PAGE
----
Atopic diseases of the parents predict the offspring’s atopic sensitization and food allergy
|Author:||Pyrhönen, Kaisa1,2; Kulmala, Petri2,3|
1Center for Life Course Health Research, University of Oulu, Oulu, Finland
2PEDEGO Research Unit and MRC Oulu, University of Oulu and Oulu University Hospital, Oulu, Finland
3Biomedicine Research Unit, Medical Microbiology and Immunology, University of Oulu, Oulu, Finland
|Online Access:||PDF Full Text (PDF, 0.9 MB)|
|Persistent link:|| http://urn.fi/urn:nbn:fi-fe2021102652267
John Wiley & Sons,
|Publish Date:|| 2021-10-26
Background: In genetic studies and selected study populations, parental atopy has been associated with atopic diseases in offspring. Our aim was to identify the association between parental atopic diseases and the offspring’s atopic sensitization and food allergies, and their effect modifications due to the offspring’s sex.
Methods: The study population (N = 5564) (born between 2001 and 2006) was identified from the population register and live in the province of South Karelia, Finland. Questionnaire-based information on parental atopic diseases was available for 3592 children. The results of skin prick tests, specific IgE tests, and open food challenges (OFC) were collected from patient records.
Results: By 12 years of age, the cumulative incidence of sensitization to food (14% vs 7%, hazard ratio 2.13; 95% CI 1.68–2.69), animal (10% vs 6%, 1.86; 1.42–2.44), and pollen allergens (12% vs 6%, 2.43; 1.85–3.19), as well as food allergies (positive OFC, 5% vs 2%, 2.28; 1.57–3.33), was higher in the offspring of parents with atopic diseases. The cumulative incidence for pollen sensitization was twofold higher for the female offspring of parents with atopic diseases than those of parents without, while it was almost threefold higher among males. The association between parental pollen allergy and the offspring's pollen sensitization was modified by sex according to additive scale estimates (RERI 1.03; 95% CI 0.13–1.91).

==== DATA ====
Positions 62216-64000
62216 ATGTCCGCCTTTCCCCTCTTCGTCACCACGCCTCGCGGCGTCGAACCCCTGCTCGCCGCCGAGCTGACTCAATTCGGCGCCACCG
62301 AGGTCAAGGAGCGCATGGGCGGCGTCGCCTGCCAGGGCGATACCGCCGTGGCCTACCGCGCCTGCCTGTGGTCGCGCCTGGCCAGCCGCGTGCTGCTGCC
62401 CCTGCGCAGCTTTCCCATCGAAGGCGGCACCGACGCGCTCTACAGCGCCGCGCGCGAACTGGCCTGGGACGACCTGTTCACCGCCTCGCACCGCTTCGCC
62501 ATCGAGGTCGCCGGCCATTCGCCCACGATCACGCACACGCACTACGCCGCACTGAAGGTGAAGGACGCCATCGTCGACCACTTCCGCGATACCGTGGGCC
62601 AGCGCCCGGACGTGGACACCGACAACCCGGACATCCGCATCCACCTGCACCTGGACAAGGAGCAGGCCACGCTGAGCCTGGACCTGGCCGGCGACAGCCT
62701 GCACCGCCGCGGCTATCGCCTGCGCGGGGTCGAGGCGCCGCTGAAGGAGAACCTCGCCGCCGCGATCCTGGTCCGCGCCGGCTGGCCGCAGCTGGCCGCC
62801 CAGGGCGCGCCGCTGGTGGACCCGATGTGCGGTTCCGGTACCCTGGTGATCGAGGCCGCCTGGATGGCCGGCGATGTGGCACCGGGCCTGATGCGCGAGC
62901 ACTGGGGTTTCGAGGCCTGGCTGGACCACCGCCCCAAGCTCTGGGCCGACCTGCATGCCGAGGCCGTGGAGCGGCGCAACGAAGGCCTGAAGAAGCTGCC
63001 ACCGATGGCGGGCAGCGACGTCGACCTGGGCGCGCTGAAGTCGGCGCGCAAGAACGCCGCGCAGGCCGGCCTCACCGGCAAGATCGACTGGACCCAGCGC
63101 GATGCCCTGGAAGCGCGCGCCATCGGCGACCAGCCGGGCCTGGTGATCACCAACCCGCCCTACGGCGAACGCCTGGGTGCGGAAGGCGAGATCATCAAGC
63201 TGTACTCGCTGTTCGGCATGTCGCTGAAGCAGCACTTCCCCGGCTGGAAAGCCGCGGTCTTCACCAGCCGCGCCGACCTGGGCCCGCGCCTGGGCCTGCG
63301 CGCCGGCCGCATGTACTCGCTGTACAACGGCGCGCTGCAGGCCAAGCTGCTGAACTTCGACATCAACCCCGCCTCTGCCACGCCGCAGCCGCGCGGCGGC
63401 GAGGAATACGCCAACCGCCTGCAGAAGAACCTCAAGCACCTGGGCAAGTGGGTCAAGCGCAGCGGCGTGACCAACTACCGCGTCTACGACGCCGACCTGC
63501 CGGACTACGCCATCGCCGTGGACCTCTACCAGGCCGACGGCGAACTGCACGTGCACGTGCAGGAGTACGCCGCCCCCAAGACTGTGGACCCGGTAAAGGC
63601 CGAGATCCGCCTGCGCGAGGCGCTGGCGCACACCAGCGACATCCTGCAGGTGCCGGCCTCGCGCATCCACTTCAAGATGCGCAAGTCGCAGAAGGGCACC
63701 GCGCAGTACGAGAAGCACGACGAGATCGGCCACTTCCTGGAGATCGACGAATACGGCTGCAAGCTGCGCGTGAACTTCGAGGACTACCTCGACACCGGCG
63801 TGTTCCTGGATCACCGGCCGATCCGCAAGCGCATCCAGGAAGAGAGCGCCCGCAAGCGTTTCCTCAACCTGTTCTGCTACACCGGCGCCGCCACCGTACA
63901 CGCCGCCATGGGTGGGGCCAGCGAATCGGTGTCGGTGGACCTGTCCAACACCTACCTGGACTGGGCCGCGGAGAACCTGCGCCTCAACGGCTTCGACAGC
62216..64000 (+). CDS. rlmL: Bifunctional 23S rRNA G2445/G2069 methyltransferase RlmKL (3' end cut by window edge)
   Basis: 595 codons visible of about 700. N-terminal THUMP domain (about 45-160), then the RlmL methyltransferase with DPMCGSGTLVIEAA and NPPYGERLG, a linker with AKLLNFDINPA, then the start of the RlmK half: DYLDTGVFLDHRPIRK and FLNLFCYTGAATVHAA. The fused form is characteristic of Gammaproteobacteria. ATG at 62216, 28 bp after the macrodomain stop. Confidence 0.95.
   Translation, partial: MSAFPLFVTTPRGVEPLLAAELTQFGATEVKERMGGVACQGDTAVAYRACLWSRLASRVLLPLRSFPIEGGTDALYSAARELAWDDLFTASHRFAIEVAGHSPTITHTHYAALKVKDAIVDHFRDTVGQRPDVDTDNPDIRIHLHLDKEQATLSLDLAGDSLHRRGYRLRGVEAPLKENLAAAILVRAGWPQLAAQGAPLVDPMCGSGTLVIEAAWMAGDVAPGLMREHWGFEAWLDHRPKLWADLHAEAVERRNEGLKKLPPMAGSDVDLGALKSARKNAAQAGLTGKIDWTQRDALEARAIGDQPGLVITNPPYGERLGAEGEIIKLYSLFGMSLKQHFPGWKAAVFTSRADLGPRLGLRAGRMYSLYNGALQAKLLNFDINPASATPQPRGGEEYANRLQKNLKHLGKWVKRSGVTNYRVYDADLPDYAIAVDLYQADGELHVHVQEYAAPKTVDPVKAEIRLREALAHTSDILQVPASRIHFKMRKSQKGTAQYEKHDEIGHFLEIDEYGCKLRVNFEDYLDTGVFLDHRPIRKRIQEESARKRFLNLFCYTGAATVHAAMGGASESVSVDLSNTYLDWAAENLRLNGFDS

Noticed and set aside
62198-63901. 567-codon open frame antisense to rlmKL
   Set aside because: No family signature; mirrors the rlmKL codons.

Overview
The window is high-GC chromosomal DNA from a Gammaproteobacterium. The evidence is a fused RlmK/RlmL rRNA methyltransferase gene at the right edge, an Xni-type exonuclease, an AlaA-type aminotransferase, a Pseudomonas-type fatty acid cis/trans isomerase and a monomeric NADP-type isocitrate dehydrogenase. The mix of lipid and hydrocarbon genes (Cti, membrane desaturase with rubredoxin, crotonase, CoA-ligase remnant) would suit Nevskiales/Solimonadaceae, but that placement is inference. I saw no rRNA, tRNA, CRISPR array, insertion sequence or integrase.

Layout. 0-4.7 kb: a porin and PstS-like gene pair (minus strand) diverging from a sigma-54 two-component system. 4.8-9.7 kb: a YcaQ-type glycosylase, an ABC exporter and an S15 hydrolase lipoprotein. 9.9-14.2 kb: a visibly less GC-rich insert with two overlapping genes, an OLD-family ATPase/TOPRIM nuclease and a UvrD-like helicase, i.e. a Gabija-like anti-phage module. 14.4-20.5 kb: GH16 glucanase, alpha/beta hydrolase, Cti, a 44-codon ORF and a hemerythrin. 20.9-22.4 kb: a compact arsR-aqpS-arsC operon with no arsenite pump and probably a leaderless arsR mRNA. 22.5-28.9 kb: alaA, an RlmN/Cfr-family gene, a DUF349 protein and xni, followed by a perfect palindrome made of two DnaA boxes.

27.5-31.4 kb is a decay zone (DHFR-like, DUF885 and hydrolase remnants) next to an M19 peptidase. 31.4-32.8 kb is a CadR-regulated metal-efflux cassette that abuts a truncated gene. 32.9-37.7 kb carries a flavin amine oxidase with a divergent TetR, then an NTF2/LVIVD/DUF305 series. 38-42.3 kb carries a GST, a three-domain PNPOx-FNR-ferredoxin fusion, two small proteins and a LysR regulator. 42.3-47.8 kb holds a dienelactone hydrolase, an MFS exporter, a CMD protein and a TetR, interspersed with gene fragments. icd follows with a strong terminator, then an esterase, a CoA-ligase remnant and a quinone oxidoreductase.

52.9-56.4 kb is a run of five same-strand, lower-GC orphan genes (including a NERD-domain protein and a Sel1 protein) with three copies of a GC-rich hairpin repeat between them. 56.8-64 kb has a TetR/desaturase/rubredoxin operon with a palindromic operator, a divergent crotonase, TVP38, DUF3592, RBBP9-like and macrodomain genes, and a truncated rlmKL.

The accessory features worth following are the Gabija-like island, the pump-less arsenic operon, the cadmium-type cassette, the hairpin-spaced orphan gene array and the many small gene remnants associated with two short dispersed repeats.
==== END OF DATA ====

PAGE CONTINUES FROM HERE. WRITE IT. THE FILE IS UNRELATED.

Conclusion: Until adolescence, parental atopic diseases have a relatively strong association with the offspring’s, particularly male offspring’s, atopic sensitization, and food allergies. A pronounced association was found between parental pollen allergy and the male offspring’s pollen sensitization.
Pediatric allergy and immunology
|Pages:||859 - 871|
|Type of Publication:||
A1 Journal article – refereed
|Field of Science:||
3121 General medicine, internal medicine and other clinical medicine
The Finnish Cultural Foundation, South Karelia Regional Fund (Lauri and Lahja Hotinen Fund), Northern Ostrobothnia hospital district, the Finnish Medical Association, the Viipuri Tuberculosis Foundation, the Allergy Foundation, the Finnish Cultural Foundation, South Karelia Regional fund, the Medical Society of South Karelia, the hospital district of South Karelia, the Finnish Cultural Foundation (Pekka and Jukka-Pekka Lylykari’s Fund), the Social Insurance Institution of Finland, the Alma and K.A. Snellman Foundation, the Tyyni Tani Foundation, Lappeenranta City Council, Kymenlaakson Terveyden Turva ry, the Finnish Pediatric Research Foundation and the Väinö and Laina Kivi Foundation.
© 2021 The Authors. Pediatric Allergy and Immunology published by European Academy of Allergy and Clinical Immunology and John Wiley & Sons Ltd. This is an open access article under the terms of the Creative Commons Attribution-NonCommercial License, which permits use, distribution and reproduction in any medium, provided the original work is properly cited and is not used for commercial purposes.